We kicked off with a little amuse of foie, rolled in some sort of crushed nut. It was velvet-smooth, and the little disc of apple was intensely flavoured and tooth-sticking.

My starter of smoked duck breast, tempura of confit thigh (hiding behind that massive beetroot triangle), spiced aubergine caviar and cherry jelly was visually stunning. The beetroot crisp was cut into a fearsome shard and the tempura duck leg was beautifully battered and grease-free. Aubergine caviar looked innocent enough but it packed a pleasant punch that I wasn't expecting. However, I thought the cherry jelly to be superfluous, perhaps an element too far as it didn't add much to the dish.

All this, however, was blown straight out of the water by a companion's artichoke ravioli; silky al dente pasta, adorned with seared scallops in a mussel broth, we all looked upon his plate enviously. He was forced to share it with us.

The 'surf and turf' consisted of braised pigs cheek and tiger prawns accompanied by carrot and ginger puree. While the puree was a mere colour splash, the pigs cheek was fork-tender and interspersed with wibbly swathes of fat. Pork and shellfish is a classic combination, one that worked well here with the big juicy prawns. When I came towards the end of my dish though, the pigs cheek has a slightly unpleasant granular texture beneath it - a bit like haggis, and almost too intensely porky - and it was pushed aside. A slight blip on an otherwise delicious main.

Sides of fries were well fried and wedges were declared by the table to be excellent. We also tried a dish from their barbeque menu, pork ribs in a coca cola sauce. These fell apart to hungry hands and were stickily good. I'm going for them next time.

Too stuffed to contemplate dessert for there was much moreish, home-made focaccia, we headed out to the sun-speckled garden for a few more glasses of wine with our excellent host, manager Oisin. Before really realising, we'd spent a good four hours there and had vowed to come back in summer months. You'll find us there propping up the bar, smelling faintly of smoky meat, more likely than not faces smeared with a little barbeque sauce.

The Ship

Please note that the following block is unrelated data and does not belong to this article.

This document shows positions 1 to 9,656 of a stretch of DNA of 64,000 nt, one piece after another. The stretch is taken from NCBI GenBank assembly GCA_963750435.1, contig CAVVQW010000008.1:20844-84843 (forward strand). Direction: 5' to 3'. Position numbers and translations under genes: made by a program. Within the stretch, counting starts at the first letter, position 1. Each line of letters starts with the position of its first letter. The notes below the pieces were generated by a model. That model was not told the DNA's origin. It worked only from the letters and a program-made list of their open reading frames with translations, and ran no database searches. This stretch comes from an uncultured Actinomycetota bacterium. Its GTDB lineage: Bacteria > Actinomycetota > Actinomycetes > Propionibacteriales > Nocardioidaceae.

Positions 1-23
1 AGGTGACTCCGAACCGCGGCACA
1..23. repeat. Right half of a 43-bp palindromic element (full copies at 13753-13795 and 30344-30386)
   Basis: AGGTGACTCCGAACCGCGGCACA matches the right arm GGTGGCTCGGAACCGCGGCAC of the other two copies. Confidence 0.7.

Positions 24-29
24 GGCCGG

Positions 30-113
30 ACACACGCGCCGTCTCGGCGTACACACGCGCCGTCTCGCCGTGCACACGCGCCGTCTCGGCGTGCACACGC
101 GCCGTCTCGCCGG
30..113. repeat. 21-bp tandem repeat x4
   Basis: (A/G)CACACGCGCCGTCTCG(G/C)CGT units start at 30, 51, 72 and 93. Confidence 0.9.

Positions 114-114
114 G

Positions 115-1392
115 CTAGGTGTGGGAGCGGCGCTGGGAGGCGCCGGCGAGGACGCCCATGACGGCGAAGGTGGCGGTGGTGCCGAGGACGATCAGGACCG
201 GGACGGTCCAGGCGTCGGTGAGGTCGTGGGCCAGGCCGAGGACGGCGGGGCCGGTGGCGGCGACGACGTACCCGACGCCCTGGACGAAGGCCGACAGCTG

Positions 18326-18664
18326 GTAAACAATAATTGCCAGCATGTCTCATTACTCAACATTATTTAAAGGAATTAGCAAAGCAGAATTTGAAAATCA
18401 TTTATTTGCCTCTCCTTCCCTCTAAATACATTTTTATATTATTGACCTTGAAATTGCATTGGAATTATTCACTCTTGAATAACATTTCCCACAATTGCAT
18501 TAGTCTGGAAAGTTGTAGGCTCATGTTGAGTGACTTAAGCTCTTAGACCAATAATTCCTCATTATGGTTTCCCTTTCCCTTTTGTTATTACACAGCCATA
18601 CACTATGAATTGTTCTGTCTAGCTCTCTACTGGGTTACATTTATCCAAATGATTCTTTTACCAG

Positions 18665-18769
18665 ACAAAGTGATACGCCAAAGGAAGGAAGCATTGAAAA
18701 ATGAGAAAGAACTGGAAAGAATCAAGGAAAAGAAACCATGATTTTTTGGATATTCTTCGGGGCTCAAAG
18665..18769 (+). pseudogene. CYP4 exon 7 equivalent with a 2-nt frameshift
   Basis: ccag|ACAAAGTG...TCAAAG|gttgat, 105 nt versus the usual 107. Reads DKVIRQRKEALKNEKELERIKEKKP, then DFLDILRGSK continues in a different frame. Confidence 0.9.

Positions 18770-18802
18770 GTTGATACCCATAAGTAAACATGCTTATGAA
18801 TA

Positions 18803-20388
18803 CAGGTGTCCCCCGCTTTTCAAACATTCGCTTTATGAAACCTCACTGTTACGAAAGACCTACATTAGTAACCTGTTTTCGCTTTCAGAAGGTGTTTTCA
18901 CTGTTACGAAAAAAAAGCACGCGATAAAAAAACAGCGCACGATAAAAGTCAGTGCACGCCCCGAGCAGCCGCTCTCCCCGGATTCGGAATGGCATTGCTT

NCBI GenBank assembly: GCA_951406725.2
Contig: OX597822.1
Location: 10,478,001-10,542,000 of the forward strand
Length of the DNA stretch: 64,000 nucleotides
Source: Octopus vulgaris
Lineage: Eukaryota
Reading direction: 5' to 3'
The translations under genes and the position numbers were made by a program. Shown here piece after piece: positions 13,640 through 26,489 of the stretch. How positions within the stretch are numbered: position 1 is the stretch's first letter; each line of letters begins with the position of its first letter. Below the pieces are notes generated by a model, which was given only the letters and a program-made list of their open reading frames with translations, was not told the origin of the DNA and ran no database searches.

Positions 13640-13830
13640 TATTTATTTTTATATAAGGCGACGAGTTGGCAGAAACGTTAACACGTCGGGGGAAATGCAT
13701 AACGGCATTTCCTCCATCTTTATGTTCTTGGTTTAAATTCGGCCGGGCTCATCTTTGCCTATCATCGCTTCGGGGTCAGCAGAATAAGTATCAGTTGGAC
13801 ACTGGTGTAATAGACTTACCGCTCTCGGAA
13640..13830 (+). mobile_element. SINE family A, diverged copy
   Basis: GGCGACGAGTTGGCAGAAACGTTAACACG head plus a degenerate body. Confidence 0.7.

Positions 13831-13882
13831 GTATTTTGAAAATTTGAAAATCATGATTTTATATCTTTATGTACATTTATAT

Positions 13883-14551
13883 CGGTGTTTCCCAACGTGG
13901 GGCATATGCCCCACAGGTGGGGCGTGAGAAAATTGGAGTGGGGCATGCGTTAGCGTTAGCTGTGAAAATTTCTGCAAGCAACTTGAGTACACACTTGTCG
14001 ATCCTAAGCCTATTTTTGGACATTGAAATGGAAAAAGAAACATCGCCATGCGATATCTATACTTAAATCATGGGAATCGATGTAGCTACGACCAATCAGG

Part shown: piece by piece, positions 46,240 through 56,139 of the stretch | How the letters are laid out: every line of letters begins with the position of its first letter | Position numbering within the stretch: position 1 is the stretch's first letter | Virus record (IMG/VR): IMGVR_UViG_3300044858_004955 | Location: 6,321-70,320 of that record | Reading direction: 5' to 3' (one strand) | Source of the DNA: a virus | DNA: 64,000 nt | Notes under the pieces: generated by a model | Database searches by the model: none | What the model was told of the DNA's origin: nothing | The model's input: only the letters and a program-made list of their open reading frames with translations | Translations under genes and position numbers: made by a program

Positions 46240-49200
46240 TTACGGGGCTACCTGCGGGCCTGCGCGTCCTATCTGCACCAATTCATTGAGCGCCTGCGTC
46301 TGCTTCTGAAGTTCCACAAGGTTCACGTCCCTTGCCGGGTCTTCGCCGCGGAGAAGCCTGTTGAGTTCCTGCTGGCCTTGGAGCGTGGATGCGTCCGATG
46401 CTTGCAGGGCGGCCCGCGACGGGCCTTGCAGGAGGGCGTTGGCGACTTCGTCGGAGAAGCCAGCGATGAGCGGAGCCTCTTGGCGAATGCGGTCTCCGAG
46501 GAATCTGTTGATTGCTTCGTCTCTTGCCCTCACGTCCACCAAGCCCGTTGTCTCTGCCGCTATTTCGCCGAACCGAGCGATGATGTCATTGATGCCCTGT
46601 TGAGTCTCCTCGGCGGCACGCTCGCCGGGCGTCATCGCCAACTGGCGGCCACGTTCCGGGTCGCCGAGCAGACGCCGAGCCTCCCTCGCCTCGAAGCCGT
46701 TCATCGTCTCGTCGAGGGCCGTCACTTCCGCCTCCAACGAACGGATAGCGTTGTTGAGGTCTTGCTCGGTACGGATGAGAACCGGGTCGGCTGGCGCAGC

41 Jew's Row,
London SW181TB

Tel: 020 8870 9667

The Ship on Urbanspoon

We dined as guests of The Ship.

Sunday, 4 April 2010

Steamed Pork with Preserved Vegetable

One of my favourite, most comforting and homely dishes when I was a kid was a steamed pork dish my grandmother would often make. Strangely I never got round to making it until now but now that I have, I know it'll be a regular dish.

The minced pork is marinaded briefly and is studded through with salty shards of preserved cabbage to season the dish. Lily buds provide an interesting texture contrast, and a hint of herb about it. After steaming, you are left with an amazingly porky juices to spoon over some plain steamed rice. It's much like a meatloaf and any leftover works well sliced up and crumbled in brothy soups or chopped into fried rice. Both the Tianjin preserved vegetable and the dried lily buds were bought from my local Chinese supermarket.

Steamed Pork with Preserved Vegetable

Serves 4 as a multi-dish meal

500gr minced pork
2 tbsp Tianjin preserved vegetable
A handful of dried lily buds
2 cloves garlic
1" ginger
1 tbsp Chinese rice wine
1 tbsp light soy sauce
1/2 tsp white pepper
1 spring onion
1/2 tbsp cornflour
3 dried shiitake mushrooms
1 tsp sesame oil

Firstly, soften the lily buds and shiitake mushrooms in some hot water. Rinse the preserved vegetable to get rid of some of the salt and chop. Add to a large bowl with the pork mince. Finely mince the garlic and ginger and add to the bowl along with the lily buds, rice wine, soy sauce, pepper and the spring onion, also chopped finely. Slice the softened mushrooms and throw that in too along with the sesame oil. Combine well (I used my hands), giving it a good squidge and then add the cornflour, also combining well. Leave to marinate for half an hour.

Put a pot of water on and pack the meat into a bowl. Place in your steamer and steam for 40 - 45 minutes until cooked all the way through. Serve with a vegetable dish, spooning the juices over some plain rice.